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Ukraine: Kyiv's Shaky Relationship With The European Union

Ukraine's relationship with the European Union has been erratic. Six months ago, 10 new members joined the EU, and many in Ukraine are concerned their country has been condemned to the wrong side of a new "Iron Curtain." RFE/RL talked to two EU politicians visiting Ukraine and their host, the chairman of the Ukrainian parliamentary committee on European integration, Boris Tarasiuk, who is a former foreign minister.

Kyiv, 20 October 2004 (RFE/RL) -- Soon after Ukraine became independent in 1991, it declared a desire to join the European Union.

Ukrainian President Leonid Kuchma, scheduled to leave office in October, made entry into the EU and NATO foreign policy priorities during his second term in office.

However, Ukraine has never got close to membership and has repeatedly been told by the EU it has fallen short of the political and economic criteria necessary to join.

Much of that has been the fault of the Ukrainian government for failing to deal with problems such as corruption, media repression, and an arbitrary judiciary.

Ukraine's hopes for a timetable for EU entry and for enhanced economic relations by being granted "market status" have been repeatedly dashed.

That seemed to be emphasized this year when 10 new members joined the EU, seven from former communist territories. Lithuania, Latvia, and Estonia, like Ukraine, had also been in the USSR.
Ukraine has never gotten close to EU or NATO membership and has repeatedly been told by the EU it has fallen short of the political and economic criteria necessary to join.

Polish European Parliament member Josef Pionira said the new EU members from the former communist bloc share Ukraine's concerns.

"The new members, the new states of the European Parliament and European institutions, we are very active about Ukraine and other east European countries," Pionira said. "There is still a very strong friendship between us. We have our common history, we were in the same totalitarian camp. Now, [some] of us are in the European Union, others still in different parts of Europe. It would be a tragedy if we will allow a new 'Iron Curtain' to go up."

The EU has offered Ukraine membership of its European Neighborhood Policy designed to foster good relations and deepen economic ties with countries on the edge of the EU.

But Ukraine felt demeaned by being put in the same "neighborhood" category as countries in North Africa and the Middle East. Kuchma seemed so exasperated that he signaled that Ukraine would, without entirely turning its back on Western Europe, concentrate on developing a Russian-led common market called the Single Economic Space (SES) supposed to embrace Ukraine, Belarus, and Kazakhstan.

Kuchma's favored successor for the presidency, Prime Minister Viktor Yanukovych, is pro-Russian and an enthusiastic proponent of the SES.

His main rival in presidential elections on 31 October is Viktor Yushchenko, the leader of the largest opposition faction, who is pro-Western and advocates EU and NATO membership.

Recently Kuchma seems to have changed his mind again about the EU and says he now wants his country to join up in the first phase of countries cooperating with the EU under the "neighborhood" policy.

Last week, a delegation from the EU parliament led by the European Parliament's deputy president, Janusz Onyskewiecz, visited Ukraine for talks with Yanukovych and the Ukrainian parliament's committee on European integration, chaired by former Foreign Minister Tarasiuk.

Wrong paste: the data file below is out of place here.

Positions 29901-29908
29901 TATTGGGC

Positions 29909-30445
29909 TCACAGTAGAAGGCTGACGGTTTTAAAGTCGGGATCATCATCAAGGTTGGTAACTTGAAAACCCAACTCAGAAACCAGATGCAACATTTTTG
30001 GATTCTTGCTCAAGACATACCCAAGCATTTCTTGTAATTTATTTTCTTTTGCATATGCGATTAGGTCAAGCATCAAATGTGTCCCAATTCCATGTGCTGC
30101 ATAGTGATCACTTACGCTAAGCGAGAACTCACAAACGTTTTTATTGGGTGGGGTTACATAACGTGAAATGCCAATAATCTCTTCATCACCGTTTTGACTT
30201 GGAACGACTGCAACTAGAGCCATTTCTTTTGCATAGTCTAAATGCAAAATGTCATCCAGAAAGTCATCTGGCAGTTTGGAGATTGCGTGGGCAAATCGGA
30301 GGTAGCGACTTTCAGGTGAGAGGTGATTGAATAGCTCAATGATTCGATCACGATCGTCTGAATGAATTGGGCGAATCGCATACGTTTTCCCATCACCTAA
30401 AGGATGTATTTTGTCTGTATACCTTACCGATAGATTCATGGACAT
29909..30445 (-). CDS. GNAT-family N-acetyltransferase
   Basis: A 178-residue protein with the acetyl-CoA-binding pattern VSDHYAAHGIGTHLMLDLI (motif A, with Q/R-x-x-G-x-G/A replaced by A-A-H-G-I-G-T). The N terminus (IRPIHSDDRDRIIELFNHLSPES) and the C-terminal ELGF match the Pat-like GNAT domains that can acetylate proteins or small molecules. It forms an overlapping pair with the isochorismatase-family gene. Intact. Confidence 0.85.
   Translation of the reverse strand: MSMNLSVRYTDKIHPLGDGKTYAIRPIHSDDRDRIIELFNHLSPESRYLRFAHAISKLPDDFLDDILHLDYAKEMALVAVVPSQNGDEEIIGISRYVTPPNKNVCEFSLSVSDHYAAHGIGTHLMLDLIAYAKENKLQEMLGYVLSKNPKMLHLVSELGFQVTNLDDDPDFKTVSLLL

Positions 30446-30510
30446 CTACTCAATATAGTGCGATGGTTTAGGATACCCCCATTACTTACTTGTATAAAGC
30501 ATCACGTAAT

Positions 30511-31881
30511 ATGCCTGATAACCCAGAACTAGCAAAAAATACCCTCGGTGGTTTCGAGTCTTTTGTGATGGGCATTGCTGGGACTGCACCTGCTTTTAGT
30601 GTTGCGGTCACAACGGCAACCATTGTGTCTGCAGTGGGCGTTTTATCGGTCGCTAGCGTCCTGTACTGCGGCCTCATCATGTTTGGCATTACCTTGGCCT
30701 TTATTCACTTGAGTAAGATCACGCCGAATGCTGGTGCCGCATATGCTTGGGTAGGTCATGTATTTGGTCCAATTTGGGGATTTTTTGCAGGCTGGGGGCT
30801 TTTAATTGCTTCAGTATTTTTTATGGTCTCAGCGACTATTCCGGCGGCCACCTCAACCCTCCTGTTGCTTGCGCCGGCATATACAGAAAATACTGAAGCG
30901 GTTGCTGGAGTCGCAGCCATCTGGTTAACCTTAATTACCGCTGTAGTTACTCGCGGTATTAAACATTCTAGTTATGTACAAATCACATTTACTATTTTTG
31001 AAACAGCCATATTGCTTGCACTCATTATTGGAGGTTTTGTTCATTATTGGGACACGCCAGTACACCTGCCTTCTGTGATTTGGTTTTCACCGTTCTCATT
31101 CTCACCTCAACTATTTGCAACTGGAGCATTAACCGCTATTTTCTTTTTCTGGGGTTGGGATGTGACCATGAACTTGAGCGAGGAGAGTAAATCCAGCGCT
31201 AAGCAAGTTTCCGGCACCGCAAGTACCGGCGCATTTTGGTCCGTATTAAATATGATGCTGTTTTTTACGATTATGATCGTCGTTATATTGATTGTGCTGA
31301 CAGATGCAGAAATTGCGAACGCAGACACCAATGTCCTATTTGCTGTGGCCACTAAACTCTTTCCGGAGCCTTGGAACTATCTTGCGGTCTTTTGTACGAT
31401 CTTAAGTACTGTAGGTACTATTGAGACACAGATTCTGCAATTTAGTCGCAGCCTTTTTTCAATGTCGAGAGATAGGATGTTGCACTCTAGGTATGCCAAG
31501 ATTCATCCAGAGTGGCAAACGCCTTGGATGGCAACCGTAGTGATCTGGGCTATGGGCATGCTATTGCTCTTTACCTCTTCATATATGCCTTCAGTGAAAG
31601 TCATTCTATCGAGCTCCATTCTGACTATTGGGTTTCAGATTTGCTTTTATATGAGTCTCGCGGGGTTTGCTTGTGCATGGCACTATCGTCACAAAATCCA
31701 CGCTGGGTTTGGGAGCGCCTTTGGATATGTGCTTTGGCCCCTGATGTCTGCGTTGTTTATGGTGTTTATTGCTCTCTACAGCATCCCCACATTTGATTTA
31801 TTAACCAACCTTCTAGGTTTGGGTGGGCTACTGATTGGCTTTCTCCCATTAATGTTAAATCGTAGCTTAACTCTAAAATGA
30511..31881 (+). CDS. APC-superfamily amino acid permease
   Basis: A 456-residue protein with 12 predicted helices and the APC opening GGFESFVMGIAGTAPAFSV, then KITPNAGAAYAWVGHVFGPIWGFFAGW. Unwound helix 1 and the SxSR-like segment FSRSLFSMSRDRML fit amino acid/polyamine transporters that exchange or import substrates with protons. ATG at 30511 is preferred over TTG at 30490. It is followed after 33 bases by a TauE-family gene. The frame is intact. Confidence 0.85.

Onysewiecz stressed Ukraine is not being forgotten. But he said Ukraine is sending "mixed signals" to Brussels and needs to decide where its future lies.

"The problem is that if a country wants to join the European Union this is one direction," Onysewiecz said. "The other direction is an attempt to be part of a process of integration centered around four countries, Russia, Ukraine, Kazakhstan, and Belarus. Well, I would say the situation is like this: a woman can be pregnant by one man, not two, at the same time."

Onyskewiecz said Ukraine was probably close to meeting some of the EU's criteria in such things as democracy, human rights, and respect for minorities. Ukraine's biggest failure, he said, has been on matching EU economic standards and slowness in market reforms.

Onyskewiecz said Yanukovych had told him that the European orientation of Ukrainian policy has not been changed. But the deputy president of the European Parliament said he was disappointed that Yanukovych had not said he wanted to vigorously pursue EU membership.

Onyskewiecz said the conduct of the forthcoming elections would profoundly affect Ukraine's EU prospects. The EU has issued a number of statements voicing concern that the election campaign is being conducted unfairly by the Yanukovych and government side.

Ukrainian parliamentarian Tarasiuk said he sees no prospects for Ukraine's membership of the EU if the elections are crooked or if Ukraine joins the Russia-led common market.

"Another alternative for relations between Ukraine and the European Union is the prospect of membership offered likely because of positive changes in Ukrainian politics and economy," Tarasiuk said. "That can probably only be achieved by fair elections and a change in the Ukrainian system of government."

Onyskiewicz said the EU was not backing any candidate in the election. However, he said, "In case of the electoral success of Mr. Yushchenko, the situation will be rather clear about the strategic orientation of Ukrainian foreign policy. In case of the electoral success of his main rival, Mr. Yanukovych, the orientation of Ukrainian policy is not that clear although we do hope that it will also be toward Europe."

Some EU diplomats have previously warned Ukraine's "neighborhood status" could be at risk if there are serious election infringements.